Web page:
Probationary sentences were designed to inflict punishment and encourage reform; [5] the convicts were returned to the strict regulatory and disciplinary regime of a House of Correction or gaol where they would be expected to display good behaviour and religious reformation.  A ticket of leave could be suspended or removed as a consequence of this punishment. Convicts would have to serve their required period of Probation and prove through good behaviour that they could move into the Assignable Class (yard 1) at the House of Correction.  Misconduct could add several months to a period of probation.

 

The Cascades Female Factory had a dedicated Probationary yard (yard 2) where readmitted females convicted of minor crimes were housed, before they passed into the assignable class.[6][7]  Report Of The Committee Of Inquiry Into Female Convict Prison Discipline, 1841, questioned Mr Hutchinson, the Superintendent:

13. Do all the women you receive pass into the crime class?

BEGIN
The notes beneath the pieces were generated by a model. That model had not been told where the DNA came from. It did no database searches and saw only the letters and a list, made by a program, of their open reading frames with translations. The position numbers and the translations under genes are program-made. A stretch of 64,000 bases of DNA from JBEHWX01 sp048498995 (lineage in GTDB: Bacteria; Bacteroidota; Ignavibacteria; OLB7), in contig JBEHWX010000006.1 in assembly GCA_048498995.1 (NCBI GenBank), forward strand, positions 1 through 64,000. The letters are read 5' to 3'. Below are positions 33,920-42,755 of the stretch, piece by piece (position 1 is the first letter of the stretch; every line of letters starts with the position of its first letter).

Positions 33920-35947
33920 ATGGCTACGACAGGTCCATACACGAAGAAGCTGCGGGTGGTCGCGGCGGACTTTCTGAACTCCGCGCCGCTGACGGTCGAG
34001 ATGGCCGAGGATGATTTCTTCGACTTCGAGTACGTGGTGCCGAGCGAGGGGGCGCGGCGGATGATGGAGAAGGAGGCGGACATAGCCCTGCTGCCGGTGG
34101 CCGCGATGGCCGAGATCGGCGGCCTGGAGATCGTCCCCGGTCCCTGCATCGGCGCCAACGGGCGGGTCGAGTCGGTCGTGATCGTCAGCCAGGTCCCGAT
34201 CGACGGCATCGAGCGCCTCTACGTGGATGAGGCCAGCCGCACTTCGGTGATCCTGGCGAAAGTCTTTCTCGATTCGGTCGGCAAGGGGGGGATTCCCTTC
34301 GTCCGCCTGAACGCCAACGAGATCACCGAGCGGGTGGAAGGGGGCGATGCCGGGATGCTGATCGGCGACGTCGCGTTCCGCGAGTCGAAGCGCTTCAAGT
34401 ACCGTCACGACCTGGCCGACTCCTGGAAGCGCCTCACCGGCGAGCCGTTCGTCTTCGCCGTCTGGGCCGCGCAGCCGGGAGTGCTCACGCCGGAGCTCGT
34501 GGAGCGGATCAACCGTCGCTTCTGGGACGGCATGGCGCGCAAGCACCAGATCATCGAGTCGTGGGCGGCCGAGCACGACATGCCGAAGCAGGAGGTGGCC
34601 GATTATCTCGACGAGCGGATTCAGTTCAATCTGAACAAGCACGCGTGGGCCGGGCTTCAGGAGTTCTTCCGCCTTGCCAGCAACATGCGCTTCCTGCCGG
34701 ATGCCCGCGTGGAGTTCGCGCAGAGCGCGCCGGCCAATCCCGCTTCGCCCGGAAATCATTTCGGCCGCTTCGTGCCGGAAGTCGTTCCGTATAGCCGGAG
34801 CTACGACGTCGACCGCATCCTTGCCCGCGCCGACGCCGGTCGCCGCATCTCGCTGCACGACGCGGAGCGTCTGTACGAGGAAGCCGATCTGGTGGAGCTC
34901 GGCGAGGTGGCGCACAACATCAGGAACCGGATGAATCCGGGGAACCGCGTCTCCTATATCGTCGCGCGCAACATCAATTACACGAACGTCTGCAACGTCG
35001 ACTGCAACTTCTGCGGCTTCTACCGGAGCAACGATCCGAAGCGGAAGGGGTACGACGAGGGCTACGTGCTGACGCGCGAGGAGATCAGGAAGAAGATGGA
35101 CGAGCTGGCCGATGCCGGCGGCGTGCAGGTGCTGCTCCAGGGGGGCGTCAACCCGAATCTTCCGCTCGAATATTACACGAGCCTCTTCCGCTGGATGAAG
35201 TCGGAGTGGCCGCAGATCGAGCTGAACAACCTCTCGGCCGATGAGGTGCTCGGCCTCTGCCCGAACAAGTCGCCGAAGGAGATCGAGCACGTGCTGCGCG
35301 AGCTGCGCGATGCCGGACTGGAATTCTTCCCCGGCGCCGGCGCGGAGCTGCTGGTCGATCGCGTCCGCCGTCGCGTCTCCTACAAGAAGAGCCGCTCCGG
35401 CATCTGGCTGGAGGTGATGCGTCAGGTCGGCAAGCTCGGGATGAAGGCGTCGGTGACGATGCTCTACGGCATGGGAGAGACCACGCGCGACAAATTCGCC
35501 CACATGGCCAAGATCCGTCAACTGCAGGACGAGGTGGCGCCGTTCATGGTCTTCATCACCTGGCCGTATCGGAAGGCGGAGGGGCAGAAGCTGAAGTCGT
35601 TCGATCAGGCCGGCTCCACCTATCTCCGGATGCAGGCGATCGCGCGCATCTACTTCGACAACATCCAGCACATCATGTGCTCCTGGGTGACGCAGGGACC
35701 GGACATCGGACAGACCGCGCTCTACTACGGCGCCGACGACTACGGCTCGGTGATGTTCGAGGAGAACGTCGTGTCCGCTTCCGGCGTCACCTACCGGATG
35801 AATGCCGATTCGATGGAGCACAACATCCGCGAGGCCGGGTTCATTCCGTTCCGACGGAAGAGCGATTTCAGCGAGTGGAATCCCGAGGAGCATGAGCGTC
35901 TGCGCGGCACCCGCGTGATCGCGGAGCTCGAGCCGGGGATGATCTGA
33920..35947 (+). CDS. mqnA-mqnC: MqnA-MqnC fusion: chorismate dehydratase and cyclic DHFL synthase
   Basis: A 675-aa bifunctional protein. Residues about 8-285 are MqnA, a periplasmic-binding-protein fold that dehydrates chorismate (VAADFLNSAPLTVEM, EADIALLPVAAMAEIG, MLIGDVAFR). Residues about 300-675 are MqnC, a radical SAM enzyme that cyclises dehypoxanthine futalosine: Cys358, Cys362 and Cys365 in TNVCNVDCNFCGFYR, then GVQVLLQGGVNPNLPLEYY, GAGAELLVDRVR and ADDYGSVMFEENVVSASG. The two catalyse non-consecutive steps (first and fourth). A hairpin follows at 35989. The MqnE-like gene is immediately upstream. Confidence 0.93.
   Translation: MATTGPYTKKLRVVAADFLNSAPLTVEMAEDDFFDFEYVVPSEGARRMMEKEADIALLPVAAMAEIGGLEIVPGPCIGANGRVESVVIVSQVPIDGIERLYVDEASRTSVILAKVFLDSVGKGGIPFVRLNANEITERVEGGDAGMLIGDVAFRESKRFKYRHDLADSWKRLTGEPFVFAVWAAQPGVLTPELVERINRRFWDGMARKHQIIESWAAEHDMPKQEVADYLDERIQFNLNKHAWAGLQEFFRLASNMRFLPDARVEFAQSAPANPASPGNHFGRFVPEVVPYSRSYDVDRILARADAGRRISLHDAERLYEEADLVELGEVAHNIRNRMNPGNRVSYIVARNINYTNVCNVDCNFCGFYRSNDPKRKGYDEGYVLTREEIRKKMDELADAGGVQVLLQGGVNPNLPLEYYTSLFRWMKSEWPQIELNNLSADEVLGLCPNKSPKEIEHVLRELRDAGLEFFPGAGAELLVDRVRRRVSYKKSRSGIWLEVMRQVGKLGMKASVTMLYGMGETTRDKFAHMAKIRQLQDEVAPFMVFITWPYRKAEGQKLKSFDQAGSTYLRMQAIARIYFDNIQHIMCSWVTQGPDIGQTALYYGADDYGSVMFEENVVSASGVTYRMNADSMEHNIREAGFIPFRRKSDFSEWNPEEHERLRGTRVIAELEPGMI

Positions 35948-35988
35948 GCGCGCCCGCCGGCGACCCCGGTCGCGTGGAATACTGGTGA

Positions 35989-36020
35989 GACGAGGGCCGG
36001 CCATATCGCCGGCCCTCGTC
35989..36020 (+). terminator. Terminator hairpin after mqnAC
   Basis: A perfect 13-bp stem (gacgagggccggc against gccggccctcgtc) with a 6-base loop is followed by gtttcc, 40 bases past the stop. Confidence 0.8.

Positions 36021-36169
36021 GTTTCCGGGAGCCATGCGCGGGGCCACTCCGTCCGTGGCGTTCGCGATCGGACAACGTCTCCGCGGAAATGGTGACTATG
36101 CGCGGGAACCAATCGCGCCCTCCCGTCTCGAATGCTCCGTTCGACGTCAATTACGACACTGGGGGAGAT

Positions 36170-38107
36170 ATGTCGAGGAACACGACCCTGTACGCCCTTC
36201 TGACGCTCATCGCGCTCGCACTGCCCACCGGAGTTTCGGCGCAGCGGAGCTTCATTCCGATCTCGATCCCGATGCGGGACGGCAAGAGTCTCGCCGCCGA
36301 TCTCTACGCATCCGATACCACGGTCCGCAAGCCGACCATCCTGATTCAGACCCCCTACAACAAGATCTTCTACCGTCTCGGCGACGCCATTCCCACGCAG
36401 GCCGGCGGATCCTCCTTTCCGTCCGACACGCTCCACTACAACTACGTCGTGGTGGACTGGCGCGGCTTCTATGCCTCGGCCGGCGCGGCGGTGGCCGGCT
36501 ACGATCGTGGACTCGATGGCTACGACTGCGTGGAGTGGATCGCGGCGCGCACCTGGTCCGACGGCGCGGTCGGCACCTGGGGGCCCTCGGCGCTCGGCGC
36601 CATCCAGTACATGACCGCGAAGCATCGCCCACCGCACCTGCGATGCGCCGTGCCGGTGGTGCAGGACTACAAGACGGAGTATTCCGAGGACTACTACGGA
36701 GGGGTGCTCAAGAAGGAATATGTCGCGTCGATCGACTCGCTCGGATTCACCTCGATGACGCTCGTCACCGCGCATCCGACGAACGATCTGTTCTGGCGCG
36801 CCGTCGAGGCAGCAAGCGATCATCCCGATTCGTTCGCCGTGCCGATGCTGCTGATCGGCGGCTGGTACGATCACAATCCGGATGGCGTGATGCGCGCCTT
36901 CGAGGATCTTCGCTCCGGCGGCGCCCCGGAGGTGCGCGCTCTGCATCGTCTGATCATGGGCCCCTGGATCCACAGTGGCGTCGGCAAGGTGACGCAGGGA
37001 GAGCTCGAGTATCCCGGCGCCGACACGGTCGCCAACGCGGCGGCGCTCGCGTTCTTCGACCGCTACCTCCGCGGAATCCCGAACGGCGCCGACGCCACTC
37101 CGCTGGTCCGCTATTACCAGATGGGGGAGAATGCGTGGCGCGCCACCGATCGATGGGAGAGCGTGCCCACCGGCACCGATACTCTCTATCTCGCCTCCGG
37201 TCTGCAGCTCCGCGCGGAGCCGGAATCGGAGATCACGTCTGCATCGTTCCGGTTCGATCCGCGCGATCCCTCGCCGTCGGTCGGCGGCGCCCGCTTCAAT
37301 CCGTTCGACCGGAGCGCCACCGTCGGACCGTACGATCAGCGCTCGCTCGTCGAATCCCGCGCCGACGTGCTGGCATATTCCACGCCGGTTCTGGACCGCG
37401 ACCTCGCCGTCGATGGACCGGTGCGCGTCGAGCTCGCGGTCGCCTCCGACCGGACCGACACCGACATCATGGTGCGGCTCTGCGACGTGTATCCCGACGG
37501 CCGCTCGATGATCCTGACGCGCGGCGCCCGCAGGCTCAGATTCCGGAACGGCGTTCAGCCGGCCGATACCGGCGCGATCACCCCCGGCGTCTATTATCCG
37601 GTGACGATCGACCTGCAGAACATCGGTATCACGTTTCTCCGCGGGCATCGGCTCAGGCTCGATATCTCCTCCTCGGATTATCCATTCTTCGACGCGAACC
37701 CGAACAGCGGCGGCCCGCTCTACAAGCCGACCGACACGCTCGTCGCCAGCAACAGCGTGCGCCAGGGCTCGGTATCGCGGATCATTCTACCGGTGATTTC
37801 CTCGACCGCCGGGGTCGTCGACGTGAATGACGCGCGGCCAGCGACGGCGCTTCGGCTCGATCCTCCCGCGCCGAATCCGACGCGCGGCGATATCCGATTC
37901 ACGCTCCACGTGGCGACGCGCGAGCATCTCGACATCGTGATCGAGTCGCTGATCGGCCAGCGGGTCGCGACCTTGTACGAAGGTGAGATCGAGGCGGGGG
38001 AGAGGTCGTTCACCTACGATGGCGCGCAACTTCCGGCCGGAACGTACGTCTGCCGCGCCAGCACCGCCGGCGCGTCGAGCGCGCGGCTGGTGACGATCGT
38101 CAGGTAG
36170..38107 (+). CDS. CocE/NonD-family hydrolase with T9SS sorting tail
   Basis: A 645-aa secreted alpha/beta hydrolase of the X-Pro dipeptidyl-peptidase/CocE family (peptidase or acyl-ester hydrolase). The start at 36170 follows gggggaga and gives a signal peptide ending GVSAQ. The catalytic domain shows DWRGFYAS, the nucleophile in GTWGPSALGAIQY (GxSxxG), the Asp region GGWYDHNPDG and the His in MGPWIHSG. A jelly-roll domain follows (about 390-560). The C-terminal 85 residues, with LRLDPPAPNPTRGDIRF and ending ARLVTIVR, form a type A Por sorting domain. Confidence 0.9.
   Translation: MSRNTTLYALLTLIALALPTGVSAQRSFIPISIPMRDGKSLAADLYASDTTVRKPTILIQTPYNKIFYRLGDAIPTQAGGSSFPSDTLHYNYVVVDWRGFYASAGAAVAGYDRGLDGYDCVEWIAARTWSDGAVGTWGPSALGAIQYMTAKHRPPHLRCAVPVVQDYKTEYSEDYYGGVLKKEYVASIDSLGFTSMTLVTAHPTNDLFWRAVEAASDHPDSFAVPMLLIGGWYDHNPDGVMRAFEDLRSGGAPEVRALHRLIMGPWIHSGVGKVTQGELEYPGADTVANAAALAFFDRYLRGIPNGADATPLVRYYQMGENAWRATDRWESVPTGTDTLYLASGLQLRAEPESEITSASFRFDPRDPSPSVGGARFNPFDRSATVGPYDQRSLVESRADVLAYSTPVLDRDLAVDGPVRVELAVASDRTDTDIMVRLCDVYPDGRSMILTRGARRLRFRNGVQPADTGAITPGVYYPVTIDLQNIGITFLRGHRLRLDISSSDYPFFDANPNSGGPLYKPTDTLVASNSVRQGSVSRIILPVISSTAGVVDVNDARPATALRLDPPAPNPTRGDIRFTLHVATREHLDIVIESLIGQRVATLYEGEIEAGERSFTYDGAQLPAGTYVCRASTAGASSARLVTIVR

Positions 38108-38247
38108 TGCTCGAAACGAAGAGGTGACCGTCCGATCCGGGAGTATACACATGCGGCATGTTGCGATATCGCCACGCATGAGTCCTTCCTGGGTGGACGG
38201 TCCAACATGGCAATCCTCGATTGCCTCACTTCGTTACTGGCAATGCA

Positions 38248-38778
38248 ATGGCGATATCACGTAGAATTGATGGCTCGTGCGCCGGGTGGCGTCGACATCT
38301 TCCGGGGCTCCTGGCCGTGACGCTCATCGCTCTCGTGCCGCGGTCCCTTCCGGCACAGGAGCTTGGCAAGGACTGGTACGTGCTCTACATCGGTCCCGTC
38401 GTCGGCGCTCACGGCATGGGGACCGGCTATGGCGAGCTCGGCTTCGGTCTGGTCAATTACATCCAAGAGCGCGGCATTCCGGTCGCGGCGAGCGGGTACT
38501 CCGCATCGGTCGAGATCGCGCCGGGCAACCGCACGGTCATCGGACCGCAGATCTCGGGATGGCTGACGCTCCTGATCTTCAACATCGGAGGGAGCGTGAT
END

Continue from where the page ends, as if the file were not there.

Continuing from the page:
No: they are sometimes sentenced by the Magistrates warrant to the 2nd or probation yard;  - sometimes to the wash-house yard.[8]

 

Probation as a secondary punishment, while not to be confused with the Probationary System introduced in VDL for female convicts around 1843-44, shares the same underlying aspiration of reformation.

 

The concept of Probation as a punishment was often queried in the media:

Eliza Peacock was "sentenced" to two years additional transportation, and six months probation at the factory for stealing two dollars from some other woman, the " six months" would seem quite sufficient. It is called " probation," rather it should be ultra-punishment. There can be no "probation" where there is no volition. What proof of reform can there be in a prison, or a gang?  The Austral-Asiatic Review, Tasmanian and Australian Advertiser, Tuesday 28 January 1840 - Page 7